SeraCare's 2003 and 2004 Form 10-K annual reports filed with the SEC included KPMG's unqualified audit reports on SeraCare's annual financial statements for the fiscal years ending September 30, 2003 and September 30, 2004. (Id. ¶¶ 38, 93, 115, 251-52.) In the course of KPMG's audits, it examined SeraCare's financial statements, evaluated its internal controls, and assessed the overall quality of its accounting and financial reporting procedures. (Id. ¶ 62.) KPMG's unqualified opinions included in SeraCare's 2003 and 2004 Form 10-K reports stated that it examined SeraCare's September 30, 2002, September 30, 2003, and September 30, 2004 balance sheets, and the related statements of operations and income, stockholders' equity, and cash flows, and in KPMG's opinion those financial statements fairly presented SeraCare's financial position, as of September 30, 2002, 2003, and 2004, in all material respects. (See id. ¶¶ 251-252.) KPMG represented that it performed its audits in accordance with generally accepted auditing standards ("GAAS") and the SeraCare's financial statements satisfied generally accepted accounting principles ("GAAP"). (Id.)

On May 25, 2005, SeraCare filed its Prospectus and Registration Statement ("Registration Statement") pursuant to its Secondary Offering of 3.5 million shares of stock. (Id. ¶ 145.) The Registration Statement also contained a statement from KPMG indicating that they had audited SeraCare's September 30, 2003, and September 30, 2004 balance sheets, and the related statements of operations, stockholders' equity, and cash flows for each of the years for the three year period ending September 30, 2004, and that those statements fairly presented the financial position of SeraCare in all material respects, in conformity with GAAP. (See id. ¶ 253.)

In August 2005, SeraCare fired KPMG and hired Mayer Hoffman McCann P.C. ("MHM") to replace KPMG. (Id. ¶233.) Approximately four months later, MHM reported concerns regarding its uncompleted audit of SeraCare's balance sheet as of September 30, 2005, and the related statements of income, stockholders' equity, and cash flows for the year then ended. (Id. ¶¶ 64, 243, Ex. 7.)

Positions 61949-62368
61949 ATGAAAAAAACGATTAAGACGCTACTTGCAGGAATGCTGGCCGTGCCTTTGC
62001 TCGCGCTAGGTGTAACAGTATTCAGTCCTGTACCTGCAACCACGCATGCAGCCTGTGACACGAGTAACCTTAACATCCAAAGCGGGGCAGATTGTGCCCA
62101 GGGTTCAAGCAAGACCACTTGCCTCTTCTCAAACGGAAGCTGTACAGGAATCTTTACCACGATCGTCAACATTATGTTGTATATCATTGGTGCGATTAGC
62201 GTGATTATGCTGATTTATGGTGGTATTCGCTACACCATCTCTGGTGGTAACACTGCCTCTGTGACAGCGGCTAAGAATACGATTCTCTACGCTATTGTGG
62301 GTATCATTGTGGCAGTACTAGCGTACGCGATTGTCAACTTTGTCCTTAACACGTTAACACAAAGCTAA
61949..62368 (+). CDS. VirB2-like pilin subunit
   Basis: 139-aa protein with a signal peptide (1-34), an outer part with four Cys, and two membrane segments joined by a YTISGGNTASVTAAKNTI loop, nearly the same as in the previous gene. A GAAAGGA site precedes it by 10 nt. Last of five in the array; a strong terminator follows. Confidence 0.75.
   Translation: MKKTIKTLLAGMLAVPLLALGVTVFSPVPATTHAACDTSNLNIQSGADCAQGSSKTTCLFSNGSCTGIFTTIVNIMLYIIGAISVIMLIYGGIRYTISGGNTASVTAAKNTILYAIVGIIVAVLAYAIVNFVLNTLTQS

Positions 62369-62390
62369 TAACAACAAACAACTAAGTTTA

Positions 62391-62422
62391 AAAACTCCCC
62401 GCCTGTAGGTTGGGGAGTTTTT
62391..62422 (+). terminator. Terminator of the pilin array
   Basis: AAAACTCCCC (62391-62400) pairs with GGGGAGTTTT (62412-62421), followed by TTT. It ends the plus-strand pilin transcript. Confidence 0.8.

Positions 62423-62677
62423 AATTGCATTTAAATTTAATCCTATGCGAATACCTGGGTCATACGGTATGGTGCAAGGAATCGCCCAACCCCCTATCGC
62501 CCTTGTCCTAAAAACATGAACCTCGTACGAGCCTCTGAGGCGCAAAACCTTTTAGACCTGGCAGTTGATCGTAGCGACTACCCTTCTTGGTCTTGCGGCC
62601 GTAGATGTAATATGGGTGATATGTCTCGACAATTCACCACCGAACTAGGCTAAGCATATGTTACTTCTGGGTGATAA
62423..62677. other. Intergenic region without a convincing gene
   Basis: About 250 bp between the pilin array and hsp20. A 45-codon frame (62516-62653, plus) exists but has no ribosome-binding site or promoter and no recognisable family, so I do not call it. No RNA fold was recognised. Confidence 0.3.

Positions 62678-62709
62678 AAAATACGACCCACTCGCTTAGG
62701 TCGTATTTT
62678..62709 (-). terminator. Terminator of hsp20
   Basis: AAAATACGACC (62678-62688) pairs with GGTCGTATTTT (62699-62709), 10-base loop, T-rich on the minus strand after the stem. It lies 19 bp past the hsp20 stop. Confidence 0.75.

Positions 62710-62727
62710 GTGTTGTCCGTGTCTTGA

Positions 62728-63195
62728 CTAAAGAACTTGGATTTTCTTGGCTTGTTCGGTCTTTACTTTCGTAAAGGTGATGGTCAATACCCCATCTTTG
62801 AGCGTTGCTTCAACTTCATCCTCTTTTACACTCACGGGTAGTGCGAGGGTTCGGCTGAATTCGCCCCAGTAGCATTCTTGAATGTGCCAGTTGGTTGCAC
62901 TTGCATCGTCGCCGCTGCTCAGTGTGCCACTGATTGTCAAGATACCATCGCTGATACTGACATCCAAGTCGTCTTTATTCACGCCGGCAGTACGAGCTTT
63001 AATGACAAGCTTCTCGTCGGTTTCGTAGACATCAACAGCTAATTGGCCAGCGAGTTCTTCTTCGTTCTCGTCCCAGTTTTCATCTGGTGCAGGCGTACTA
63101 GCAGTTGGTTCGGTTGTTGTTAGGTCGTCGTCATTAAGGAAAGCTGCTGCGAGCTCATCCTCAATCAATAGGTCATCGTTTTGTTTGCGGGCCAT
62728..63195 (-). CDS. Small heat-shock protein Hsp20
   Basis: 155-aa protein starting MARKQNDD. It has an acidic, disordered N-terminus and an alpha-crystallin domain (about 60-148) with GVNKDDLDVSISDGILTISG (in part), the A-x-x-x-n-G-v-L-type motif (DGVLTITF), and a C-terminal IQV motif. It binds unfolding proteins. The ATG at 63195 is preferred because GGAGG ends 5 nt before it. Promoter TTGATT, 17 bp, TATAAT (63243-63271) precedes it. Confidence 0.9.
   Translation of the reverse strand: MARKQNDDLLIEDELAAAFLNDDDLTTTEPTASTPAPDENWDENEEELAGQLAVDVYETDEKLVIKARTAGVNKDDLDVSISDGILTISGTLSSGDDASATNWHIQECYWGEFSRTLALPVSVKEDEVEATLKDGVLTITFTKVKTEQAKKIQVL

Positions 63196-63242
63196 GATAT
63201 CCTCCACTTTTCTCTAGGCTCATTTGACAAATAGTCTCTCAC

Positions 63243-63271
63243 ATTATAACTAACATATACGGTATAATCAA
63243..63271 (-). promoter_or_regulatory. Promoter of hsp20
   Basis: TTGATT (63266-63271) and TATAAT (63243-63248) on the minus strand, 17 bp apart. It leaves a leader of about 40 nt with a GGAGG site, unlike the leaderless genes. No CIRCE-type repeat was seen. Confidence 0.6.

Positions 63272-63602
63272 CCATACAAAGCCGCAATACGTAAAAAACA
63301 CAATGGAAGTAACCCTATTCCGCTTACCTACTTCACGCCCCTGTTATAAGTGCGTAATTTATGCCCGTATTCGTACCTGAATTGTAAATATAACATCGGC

On December 14, 2005, SeraCare announced that it could not timely file its SEC Form 10-K. (Id. ¶¶68, 132.) On December 20, 2005, SeraCare publicly announced MHM's findings and concerns regarding SeraCare's accounting for and valuation of inventory, MHM's perception that certain board members were exerting undue influence on SeraCare's financial reporting process and on the audit process, and the timeliness, quality and completeness of SeraCare's implementation and testing of its internal control over financial reporting. (Id. ¶¶ 71, 134.) Also on December 20, 2005, SeraCare's stock price fell from $19.20 to $10.04. (Id. ¶ 72.)

On March 15, 2006, SeraCare terminated its Chairman of the Board of Directors, Chief Executive Officer, Secretary, Chief Financial Officer, and ordered the first three individuals to resign from the Board of Directors. (Id. ¶¶ 76, 142.) SeraCare also issued a statement on March 15, 2006, announcing that the 10-Q reports for the quarters ended December 31, 2004 and March 31, 2005 should no longer be relied upon, and that it expected to restate one or more of those financial statements. (Id. ¶¶ 75, 141.) SeraCare admitted that there were material weaknesses in its internal control over financial reporting. (Id.) SeraCare filed for bankruptcy on March 23, 2006. (Id. ¶ 144.)

Plaintiffs allege two claims against KPMG, a claim for an alleged violation of Section 10(b) of the Securities Exchange Act of 1934, 15 U.S.C. § 78j(b), and a claim for an alleged violation of Section 11 of the Securities Act of 1933, 15 U.S.C. § 77k. The sole claim brought against the Underwriter Defendants is a claim under Section 11 of the 1933 Securities Act.

Discussion

I. Requests for Judicial Notice

Before addressing the merits of the motions to dismiss, the Court must resolve the requests for judicial notice. KPMG requests the Court take judicial notice of:

(1) Accounting Research Bulletin 43, Chapter 4, inventory pricing ("ARB 43"); (2) the existence of statements made in SeraCare's April 7, 2006 bankruptcy court Supplemental Brief Supporting Motion for Use of Cash Collateral; and (3) the existence of statements made in the Declaration of Cathryn Low in Support of SeraCare's Motion Order Authorizing Use of Cash Collateral in association with SearCare's bankruptcy proceedings. (KPMG LLP's Req. Judicial Notice Supp. Mot. Dismiss, at 1-3.) KPMG states it is not asking the Court to take judicial notice of the truth of the matters asserted in association with SeraCare's bankruptcy proceedings, only their existence. KPMG also requests the Court take judicial notice of statements made in SeraCare's June 30, 2005 Form 10-Q. (KPMG LLP's Supplemental Req. Judicial Notice Supp. Mot. Dismiss, at 1-2.) Plaintiffs did not object to the Court taking judicial notice of these documents